I was from a family of four. It was just my parents, my older brother and me.
I don't recall ever wishing for a bigger family.
I think I understood that I was a bit of a princess and that more kids would endanger the sweet little set up I had going as the unrivalled baby of the family.
Then when I was a teenager, my parents split and by the time they had each re-partnered, I had eight (count them, 8!) step brothers and sisters.
Of course, there was the initial resistance to my new reality but that passed soon enough and I fell in love with the chaos of a big family. Family dinners, for instance, were insane. Loud occasions jammed full of laughing and bickering and a history shared. I knew I wanted something like that for my own family some day.
Bren also came from a family of two children. He recalls desperately wanting a sister. I think it was to learn invaluable tips about chicks.
When I met him, he was very overwhelmed by the craziness of a family get-together with my people. But like me, it did not take him long to fall in love with the madness. How can you not? My people very swiftly became his people. This is what my family is like – we envelope all and sundry into our fold.
And now, we are about to put the finishing touches on our own version of a big family. Some would say three children hardly constitutes big and we originally thought about four. Now? We're pretty sure 3 is the magic number.
I know that when I finally have all three of our precious creatures in one room together, I am going to lose my tiny mind. There will be tears.
There are a million reasons why having more than one kid complicates things and the hardest part for me is making sure there is enough of me to go around. Not love, I know my love is infinite and never question having the reserves to love all my kids equally. No, I mean actual, physical ME. I can't be everywhere at once and if the boys want to do different things, I can't split myself in two and accommodate both requests. Naturally, a whole lot of compromise becomes necessary and I understand that this is actually the gift of larger families. Learning to compromise is essential for living in the world.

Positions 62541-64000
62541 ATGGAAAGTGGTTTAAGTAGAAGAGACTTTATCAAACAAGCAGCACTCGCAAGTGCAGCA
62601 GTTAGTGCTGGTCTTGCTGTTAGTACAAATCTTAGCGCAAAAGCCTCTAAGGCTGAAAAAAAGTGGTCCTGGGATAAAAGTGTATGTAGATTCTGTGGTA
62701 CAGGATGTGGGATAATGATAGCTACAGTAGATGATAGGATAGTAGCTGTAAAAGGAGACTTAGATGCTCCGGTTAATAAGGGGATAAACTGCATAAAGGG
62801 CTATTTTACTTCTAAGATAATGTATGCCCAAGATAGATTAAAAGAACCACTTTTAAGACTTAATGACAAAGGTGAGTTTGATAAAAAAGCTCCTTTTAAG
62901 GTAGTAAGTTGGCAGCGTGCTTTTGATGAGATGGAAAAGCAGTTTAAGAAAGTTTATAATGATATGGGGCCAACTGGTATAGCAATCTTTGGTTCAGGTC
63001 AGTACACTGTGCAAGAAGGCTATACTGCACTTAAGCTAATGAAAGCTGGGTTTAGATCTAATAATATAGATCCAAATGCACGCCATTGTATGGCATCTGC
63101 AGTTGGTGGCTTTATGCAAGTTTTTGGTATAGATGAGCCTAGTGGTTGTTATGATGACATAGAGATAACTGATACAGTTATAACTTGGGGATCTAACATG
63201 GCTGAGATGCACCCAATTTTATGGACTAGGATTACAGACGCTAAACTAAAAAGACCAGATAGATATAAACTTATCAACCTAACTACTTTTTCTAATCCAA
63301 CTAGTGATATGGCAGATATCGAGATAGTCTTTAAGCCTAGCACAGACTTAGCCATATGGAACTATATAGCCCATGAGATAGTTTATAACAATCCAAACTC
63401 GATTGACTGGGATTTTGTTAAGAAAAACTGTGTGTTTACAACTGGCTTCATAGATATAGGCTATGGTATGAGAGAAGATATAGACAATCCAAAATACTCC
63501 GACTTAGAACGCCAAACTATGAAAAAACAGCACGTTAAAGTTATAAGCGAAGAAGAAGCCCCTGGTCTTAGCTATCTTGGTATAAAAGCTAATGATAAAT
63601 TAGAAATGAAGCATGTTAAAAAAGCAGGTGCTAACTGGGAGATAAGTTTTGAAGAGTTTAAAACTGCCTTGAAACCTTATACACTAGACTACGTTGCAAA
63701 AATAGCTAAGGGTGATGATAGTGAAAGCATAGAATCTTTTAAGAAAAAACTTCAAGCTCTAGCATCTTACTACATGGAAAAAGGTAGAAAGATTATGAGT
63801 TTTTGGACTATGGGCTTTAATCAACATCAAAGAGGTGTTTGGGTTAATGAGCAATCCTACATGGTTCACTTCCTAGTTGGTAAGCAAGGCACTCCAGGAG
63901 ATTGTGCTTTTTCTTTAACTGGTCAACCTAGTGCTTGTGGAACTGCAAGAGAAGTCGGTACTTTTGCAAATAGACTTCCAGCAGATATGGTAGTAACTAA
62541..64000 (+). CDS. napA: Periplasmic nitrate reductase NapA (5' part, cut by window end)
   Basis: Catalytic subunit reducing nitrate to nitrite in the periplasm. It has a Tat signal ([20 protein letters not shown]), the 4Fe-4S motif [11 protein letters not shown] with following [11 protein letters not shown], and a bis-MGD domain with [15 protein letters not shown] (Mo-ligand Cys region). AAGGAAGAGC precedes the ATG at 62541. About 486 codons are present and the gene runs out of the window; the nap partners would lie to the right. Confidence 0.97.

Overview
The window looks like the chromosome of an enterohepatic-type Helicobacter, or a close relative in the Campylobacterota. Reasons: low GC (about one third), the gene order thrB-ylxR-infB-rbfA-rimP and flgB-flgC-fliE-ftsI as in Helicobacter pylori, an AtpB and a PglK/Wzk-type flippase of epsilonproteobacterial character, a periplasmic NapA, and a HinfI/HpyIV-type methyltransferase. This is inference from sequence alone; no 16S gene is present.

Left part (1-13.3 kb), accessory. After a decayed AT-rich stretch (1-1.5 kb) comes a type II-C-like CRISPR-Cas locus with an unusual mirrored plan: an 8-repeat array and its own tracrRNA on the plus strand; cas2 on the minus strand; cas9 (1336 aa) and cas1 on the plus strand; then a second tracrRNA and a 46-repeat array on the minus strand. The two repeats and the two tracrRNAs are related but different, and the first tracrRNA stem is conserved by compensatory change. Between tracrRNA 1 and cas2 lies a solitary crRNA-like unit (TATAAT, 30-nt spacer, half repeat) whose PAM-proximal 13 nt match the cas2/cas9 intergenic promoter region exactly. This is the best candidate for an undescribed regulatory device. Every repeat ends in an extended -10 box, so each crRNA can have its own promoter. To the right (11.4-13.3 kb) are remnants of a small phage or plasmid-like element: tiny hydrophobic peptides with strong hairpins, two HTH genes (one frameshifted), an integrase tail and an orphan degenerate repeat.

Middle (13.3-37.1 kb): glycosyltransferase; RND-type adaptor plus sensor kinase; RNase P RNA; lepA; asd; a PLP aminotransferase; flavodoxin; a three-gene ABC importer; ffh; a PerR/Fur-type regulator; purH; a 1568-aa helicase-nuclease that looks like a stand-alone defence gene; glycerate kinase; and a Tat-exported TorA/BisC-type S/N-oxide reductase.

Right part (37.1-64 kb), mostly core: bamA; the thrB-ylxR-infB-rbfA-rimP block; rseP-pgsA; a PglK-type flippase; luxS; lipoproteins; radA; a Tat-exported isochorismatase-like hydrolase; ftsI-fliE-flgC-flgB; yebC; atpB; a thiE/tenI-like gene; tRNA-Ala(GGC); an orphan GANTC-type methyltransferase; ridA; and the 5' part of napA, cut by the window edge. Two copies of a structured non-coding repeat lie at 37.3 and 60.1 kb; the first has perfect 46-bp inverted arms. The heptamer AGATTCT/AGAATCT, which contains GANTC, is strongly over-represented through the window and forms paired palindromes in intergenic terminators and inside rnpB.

But still the uneasy tug of war goes on.
So when the opportunity to have one on one time arises, it is always such an unexpected joy for me.
I felt it first when taking Luca to the movies for the first time. It was about a year ago and Zig was still breastfeeding which meant that I was rarely separated from him. So it was with much excitement that Luca and I went to the local cinema – just we two. I remember so vividly his little hand clutching mine as we rode up the escalator together. No pram to juggle, no nappy bag. It felt so….easy. Just me and my big guy on an outing that was just about us. His behaviour was exceptional and I found myself marvelling at this little person, really engaging with him and noticing that my baby had become a boy.
And just two days ago, I had a similar experience with Zig. After dropping Luca off at kinder, Zig and I headed to the library. Afterwards, we sat in a nearby cafe together. It was a warm day and they had homemade ice-cream. Zig sat on my knee, facing me with legs straddled either side of mine and I just watched him eat that entire cone. I taught him about catching the drips, we chatted about the birds singing in a nearby tree. It was only ten minutes or so but it has become one of my most cherished memories. I didn't take my eyes from his face the entire time and he made no move to wriggle away from me. I marvelled at his little face as he chatted away. We just sat with one another and it was perfect.
They don't happen often but one on one time is a most precious gift. Sometimes in the midst of everyday life, we stop really seeing our children. But whenever I do stop and really look, my goodness, they are breathtaking.